Zoran Đinđić

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Zoran Đinđić, 2003

Zoran Đinđić (1 August 1952 – 12 March 2003) was a Serbian politician, who was the Prime Minister of Serbia from 2001 until his assassination in 2003.


  • Our generation has the huge responsibility. Of course, such responsibility is accompanied by great honour. We have been chosen, we have a mission. Such mission cannot bring any to us as persons, to our generation, since the time in which our generation acts is the time of asceticism and sacrifices. Only those who are ready do sacrifice their own wellbeing, may say that we belong to the generation which saved Serbia: we are the people who are bringing about the new politics.
    • From Zoran Djindjic's speech held at Democratic Party's Assembly, 02.02.1995.
  • In November last year, windows and doors opened on that room of the political system in which we were imprisoned for seven or eight years. Some fresh air squeezed into it, through those windows. Serbia woke up from its winter dream, in the midst of winter. Our message to this Parliament is: do not allow yourselves to close those windows, let the fresh air remain common in Serbia, let us include all those who inhaled that fresh air of freedom for eighty eight days together with you, do not close the windows because thus we will shut the windows to Serbia and we will suffocate in such Serbia if its windows remain closed.
    • From Zoran Djindjic's speech held at Democratic Party's Assembly, 23.05.1997.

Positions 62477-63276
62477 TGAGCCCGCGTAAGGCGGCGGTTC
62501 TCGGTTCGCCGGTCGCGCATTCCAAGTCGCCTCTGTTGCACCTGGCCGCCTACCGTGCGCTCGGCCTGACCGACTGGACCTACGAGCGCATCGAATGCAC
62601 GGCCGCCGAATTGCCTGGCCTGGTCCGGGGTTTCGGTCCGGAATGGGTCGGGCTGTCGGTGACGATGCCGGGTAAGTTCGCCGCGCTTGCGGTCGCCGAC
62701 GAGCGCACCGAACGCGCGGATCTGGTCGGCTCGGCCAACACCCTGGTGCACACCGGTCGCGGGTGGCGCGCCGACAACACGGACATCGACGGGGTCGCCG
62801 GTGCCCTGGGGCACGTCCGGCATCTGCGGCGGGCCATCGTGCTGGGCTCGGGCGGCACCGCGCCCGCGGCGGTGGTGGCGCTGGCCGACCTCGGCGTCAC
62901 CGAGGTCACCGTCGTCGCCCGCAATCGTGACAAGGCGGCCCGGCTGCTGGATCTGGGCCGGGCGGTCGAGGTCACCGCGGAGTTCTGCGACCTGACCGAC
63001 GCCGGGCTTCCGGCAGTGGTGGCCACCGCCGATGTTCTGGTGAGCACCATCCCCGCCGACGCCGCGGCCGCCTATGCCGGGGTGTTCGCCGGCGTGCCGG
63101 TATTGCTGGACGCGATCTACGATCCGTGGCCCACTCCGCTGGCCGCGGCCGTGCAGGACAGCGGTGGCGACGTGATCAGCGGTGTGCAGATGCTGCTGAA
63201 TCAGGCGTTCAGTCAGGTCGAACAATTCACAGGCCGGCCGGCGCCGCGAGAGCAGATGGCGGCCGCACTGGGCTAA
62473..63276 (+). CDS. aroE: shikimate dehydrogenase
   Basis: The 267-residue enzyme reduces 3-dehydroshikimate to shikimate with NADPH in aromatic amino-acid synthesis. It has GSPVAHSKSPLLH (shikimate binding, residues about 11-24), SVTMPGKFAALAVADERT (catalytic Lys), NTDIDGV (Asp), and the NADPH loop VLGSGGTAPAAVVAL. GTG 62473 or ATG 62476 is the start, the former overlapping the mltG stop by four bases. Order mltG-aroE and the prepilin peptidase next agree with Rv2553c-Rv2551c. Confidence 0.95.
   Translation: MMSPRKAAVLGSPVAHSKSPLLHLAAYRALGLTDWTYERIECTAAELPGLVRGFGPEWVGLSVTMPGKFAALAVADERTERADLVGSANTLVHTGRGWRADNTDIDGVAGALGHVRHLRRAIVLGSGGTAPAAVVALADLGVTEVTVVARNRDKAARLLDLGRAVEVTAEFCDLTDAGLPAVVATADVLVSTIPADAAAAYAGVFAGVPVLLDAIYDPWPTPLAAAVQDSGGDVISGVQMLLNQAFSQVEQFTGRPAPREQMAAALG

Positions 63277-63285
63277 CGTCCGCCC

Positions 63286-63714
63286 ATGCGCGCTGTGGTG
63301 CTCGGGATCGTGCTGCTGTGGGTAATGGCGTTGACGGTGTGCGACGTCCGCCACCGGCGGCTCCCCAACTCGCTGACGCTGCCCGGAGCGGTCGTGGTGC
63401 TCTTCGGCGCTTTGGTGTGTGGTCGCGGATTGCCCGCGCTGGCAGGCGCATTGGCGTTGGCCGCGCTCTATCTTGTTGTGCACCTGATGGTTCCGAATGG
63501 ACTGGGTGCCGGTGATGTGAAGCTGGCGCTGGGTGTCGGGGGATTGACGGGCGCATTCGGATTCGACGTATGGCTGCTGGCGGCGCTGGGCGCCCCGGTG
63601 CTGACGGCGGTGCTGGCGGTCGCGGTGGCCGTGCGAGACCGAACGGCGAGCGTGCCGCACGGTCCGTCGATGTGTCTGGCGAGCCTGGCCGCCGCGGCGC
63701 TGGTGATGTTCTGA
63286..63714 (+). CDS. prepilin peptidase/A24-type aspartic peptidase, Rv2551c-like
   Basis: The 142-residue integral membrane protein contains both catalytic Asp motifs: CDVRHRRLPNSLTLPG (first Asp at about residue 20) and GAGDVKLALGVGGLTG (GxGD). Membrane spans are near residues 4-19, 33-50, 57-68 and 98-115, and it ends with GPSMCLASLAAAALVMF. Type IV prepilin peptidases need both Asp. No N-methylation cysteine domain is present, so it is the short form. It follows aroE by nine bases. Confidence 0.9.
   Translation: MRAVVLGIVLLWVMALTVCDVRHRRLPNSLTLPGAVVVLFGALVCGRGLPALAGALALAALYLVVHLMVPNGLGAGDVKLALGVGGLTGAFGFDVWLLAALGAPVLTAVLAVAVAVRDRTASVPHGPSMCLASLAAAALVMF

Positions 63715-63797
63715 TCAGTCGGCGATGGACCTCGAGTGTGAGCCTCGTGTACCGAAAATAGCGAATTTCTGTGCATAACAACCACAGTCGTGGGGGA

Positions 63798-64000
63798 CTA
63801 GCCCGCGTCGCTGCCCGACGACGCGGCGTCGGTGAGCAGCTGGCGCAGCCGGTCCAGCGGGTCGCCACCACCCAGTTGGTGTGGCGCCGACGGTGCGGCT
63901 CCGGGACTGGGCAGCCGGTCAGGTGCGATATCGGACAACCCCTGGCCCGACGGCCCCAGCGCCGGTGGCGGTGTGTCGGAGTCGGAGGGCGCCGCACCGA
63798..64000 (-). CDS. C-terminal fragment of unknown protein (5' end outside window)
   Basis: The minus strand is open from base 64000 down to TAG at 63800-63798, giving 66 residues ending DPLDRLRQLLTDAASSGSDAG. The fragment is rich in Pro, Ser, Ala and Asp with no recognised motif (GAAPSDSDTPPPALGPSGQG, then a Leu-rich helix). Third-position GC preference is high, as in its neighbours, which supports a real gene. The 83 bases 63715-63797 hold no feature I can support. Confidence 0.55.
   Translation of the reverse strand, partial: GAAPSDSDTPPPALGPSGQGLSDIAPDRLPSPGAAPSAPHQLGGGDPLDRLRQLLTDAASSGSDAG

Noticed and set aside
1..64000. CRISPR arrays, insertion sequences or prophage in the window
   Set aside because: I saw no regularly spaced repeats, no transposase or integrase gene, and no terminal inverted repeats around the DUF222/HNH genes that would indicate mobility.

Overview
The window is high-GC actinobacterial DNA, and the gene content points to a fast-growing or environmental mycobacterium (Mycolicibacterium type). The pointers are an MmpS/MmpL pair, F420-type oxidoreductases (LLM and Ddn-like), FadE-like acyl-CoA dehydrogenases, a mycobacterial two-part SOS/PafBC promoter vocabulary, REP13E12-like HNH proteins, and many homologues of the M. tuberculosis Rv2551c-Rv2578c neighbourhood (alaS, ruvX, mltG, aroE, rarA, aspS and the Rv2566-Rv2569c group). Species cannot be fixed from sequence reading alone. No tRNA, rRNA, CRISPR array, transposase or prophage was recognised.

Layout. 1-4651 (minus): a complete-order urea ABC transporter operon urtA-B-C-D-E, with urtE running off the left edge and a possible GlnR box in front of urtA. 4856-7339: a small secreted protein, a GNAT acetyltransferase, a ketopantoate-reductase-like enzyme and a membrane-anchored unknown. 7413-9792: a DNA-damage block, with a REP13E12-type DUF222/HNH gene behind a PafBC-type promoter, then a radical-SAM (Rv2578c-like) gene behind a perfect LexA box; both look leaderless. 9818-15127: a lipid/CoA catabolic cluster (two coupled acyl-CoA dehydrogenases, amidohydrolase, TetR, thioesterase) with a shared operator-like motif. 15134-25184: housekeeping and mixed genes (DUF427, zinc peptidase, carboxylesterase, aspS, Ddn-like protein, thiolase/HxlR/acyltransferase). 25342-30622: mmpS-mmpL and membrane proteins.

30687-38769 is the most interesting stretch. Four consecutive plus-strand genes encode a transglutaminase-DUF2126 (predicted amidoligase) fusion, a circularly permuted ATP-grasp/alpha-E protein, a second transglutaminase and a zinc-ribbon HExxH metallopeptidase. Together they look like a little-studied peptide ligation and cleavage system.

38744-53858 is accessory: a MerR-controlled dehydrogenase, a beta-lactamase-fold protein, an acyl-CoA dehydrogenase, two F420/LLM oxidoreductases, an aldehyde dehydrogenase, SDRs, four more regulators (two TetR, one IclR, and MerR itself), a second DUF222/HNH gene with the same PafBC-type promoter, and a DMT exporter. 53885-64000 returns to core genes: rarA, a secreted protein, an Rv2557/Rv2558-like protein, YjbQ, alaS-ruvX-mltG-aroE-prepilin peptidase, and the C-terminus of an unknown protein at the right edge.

• In order to make the changes work, the majority of members of society that has entered changes must wake up every morning with a feeling of the great historical moment, with the feeling of something big and extraordinary.
    • Nedeljni telegraf, 07.08.2001.
  • Thanks to the plan and clear vision, we managed to bring this people from dictatorship into democracy, without any bloodshed. Thanks to the plan and firm vision, we may show this country a way out form the biggest economic misery ever suffered by a European county, and into economic prosperity. But the vision is vital at all times. You should always ask yourself where you are heading to. Not only whether I am running fast, or spending energy, but whether I know which the goal I want to achieve is.
    • From Zoran Djindjic's speech at Democratic Party's Assembly, 04.10.2001.
  • I believe that to deal with politics means to take responsibilities and not sit in churches. My political line has been the same for the past thirty years: I advocate urban, civilized and European country in opposition to dictatorship. What makes me different from others is that in Serbia intellectuals are the spectators, making analyses, smoking and grumbling. What I wish is to change the world.
    • Le Mond, 05.10.2001.
  • You will not find a surgeon operating you quite likable. You find a doctor trying to convince you that you are in a great shape, that you do not need an operation that you will get better by drinking teas, much more amiable. I want people to respect my work, not to like me. My goal is to have the Serbian government evaluated for what it benefited for this country using existing chances and own efforts and potentials, rather than by its smooth talk, paying court to the people and talking about its good intentions.
    • Politika, 25.10.2001.